One customer seemed to bring a flood of more and kept Brian moving around behind the counter. How he managed to keep everyone’s orders straight, especially the more complex ones, Rob didn’t know. Brian didn’t write anything down, and yet he managed to turn out beautiful drinks either in ceramic or paper cups.
When he finally served the last of the customers, he came back and plopped down. “Look, I’m not used to this.” He gestured between the two of them. “I don’t know what to expect—or what’s expected.”
Brian’s hands shook a bit, which was intriguing. Worried? Turned on? Hard for Rob to tell.
“Right now? Coffee. Chatting. I’d like to pick your brain about this city.” He sipped the dark chocolate–orange creation. “I also wouldn’t mind your company, but that’s entirely up to you.”
Brian was exactly the kind of man Rob wanted as a friend. More would be exquisite, but he knew better than to expect it.
He’d been wrong about men and their desires before.
The tension in Brian melted. “Okay.” He drummed his fingers on the counter. “My schedule sucks, though. It’s—well. There are a lot of shifts I’m covering at the moment.”
“Hence the interview.”
Brian nodded, his focus on the door.
Rob rolled the coffee in his cup to gather the bits of froth clinging to the sides. “You know, I have some background in business. Maybe I can help you?” He had no idea how. “At least be a sounding board?”
Brian stared at him. “I thought you were an engineer?”
Yes, and no. Guilt pricked at his pride. “I am, but I’ve been involved in a few startups. You learn the business side of things.”
A thin smile graced those lush lips. “Pretty sure running a coffee shop isn’t anything like a high-tech whatever.”
No, but business was business. He gave a light shrug. “An offer, nothing more.”
“Thanks.” There was honest warmth in that. “I’ve been through this before, though.”
“What, the flirting or the business issues?”
Brian’s laugh and his ruddy cheeks were things of joy. He rocked on the stool, his whole body shaking. “The business issues.”
Not the flirting. “How’d you fix it last time?”
“I hired a non-traditional MBA student named Justin White.”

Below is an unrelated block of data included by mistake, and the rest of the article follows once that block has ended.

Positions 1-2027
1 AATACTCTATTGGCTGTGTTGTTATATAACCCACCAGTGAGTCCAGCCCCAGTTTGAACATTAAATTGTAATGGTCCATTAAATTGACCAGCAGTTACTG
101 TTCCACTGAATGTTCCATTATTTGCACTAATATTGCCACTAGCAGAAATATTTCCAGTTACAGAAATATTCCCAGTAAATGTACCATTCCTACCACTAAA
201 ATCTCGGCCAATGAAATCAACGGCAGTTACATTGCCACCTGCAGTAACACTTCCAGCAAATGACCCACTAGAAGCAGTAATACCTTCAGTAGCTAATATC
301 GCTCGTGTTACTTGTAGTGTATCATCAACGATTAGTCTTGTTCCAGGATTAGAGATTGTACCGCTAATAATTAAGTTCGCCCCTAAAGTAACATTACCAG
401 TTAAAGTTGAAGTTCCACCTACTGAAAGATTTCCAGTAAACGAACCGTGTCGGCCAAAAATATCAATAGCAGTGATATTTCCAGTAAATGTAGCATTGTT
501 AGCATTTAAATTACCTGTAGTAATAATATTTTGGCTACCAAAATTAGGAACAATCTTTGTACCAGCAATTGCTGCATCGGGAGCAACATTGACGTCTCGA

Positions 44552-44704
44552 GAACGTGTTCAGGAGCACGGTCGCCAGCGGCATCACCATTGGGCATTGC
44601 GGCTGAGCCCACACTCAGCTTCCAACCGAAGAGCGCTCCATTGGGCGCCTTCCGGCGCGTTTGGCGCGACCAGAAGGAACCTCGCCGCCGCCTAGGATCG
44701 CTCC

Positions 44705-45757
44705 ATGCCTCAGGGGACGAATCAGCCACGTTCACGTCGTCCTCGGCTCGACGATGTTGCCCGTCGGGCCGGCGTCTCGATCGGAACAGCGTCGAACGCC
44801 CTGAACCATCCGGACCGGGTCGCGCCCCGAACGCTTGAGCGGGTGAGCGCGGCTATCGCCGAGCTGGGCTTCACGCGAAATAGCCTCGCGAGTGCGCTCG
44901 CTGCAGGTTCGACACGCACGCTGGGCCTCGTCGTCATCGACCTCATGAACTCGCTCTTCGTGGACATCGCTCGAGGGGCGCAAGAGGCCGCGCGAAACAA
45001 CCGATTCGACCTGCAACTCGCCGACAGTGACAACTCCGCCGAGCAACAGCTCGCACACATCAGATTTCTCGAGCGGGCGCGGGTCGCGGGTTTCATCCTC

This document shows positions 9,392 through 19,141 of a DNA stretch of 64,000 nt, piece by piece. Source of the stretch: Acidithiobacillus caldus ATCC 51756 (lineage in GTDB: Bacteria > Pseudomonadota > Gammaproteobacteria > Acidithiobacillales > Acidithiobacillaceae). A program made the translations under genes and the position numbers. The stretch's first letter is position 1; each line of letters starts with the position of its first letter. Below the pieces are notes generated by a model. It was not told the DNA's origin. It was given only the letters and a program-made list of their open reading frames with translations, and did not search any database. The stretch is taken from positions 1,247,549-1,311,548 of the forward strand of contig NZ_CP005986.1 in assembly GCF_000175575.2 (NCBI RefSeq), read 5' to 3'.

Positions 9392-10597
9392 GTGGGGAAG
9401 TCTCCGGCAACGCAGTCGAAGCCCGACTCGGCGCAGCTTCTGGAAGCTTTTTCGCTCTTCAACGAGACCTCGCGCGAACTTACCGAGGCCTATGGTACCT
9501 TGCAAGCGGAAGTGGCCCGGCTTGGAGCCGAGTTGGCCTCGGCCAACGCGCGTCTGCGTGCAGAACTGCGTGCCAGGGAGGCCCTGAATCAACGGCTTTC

Right. Sam Anderson’s assistant. Married to the CFO of the company. Todd had mentioned the name a few times. “He created a hole you can’t fill.”
Brian’s smile slipped away. “Something like that.”
There was so much more Rob wanted to ask about the business. His brain itched to solve this problem, find the perfect solution, and make the company work—but Brian was right. This wasn’t like CirroBot or any of the other tech firms he’d help start.
Brian was tensing again, too. Time to change the subject. “So, if you had Easter Sunday free and the option of going kayaking on the rivers downtown or hiking out at Settler’s Cabin, which would you do?”
That was all Rob needed to say to make the stress vanish from Brian. “Your camera waterproof?”
Good god, no. “I don’t need to take photographs.”
Brian rested his forearms on the counter. “But you want to.”
They were close. He only needed to lean in to shorten the distance between them to mere inches. He did just that and murmured, “There are many things I want.”
Brian parted his lips, shock reddening his skin, but he didn’t move back. “Kayaking’s better with a friend.”
“So’s hiking.” And more private, because the things he wanted to do to Brian’s lips would be very difficult in a kayak.
A quirk at the corner of Brian’s mouth. “But I have to work tomorrow.”
Both disappointment and elation twined through Rob and goosebumps rose on his skin. Brian wanted to go with him. “You work on Easter?”
Brian laughed. “People want their coffee fix. Especially those who gave it up for Lent.”
That made sense, from a business perspective. Still, it stung. “So, you’re saying I should go hiking.”
Brian nodded. “Then come back and show me what you shot.”
Definite interest. “Then that’s what I’ll do.” He opened a bit of space. “Assuming you’ll tell me your schedule.”
“I will.” Brian pushed off the counter and straightened. “That’s one of the bits of paperwork I need to do today.”
“Don’t let me keep you from your work.” Though what he wanted was Brian away from the shop and in his bed. Or Brian’s. Didn’t matter.
“You’re not.” Brian tugged his shirt down, stretching the material over his shoulders and pecs. “Mind me working next to you?”